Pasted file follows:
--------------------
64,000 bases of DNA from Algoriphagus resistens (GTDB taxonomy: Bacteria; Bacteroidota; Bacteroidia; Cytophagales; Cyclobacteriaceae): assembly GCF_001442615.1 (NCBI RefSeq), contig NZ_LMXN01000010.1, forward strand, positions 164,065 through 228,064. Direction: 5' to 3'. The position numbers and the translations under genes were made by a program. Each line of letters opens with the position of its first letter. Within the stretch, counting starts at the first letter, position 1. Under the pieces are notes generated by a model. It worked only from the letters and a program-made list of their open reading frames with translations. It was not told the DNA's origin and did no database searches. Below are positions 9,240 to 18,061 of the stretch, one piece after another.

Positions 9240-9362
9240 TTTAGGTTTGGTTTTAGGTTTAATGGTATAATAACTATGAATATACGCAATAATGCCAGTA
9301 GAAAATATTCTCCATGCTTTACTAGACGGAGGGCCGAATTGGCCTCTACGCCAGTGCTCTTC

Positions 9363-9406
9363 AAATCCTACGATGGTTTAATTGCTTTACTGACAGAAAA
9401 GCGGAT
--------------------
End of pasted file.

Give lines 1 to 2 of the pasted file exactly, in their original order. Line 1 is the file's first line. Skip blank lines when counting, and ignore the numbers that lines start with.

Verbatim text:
64,000 bases of DNA from Algoriphagus resistens (GTDB taxonomy: Bacteria; Bacteroidota; Bacteroidia; Cytophagales; Cyclobacteriaceae): assembly GCF_001442615.1 (NCBI RefSeq), contig NZ_LMXN01000010.1, forward strand, positions 164,065 through 228,064. Direction: 5' to 3'. The position numbers and the translations under genes were made by a program. Each line of letters opens with the position of its first letter. Within the stretch, counting starts at the first letter, position 1. Under the pieces are notes generated by a model. It worked only from the letters and a program-made list of their open reading frames with translations. It was not told the DNA's origin and did no database searches. Below are positions 9,240 to 18,061 of the stretch, one piece after another.

Positions 9240-9362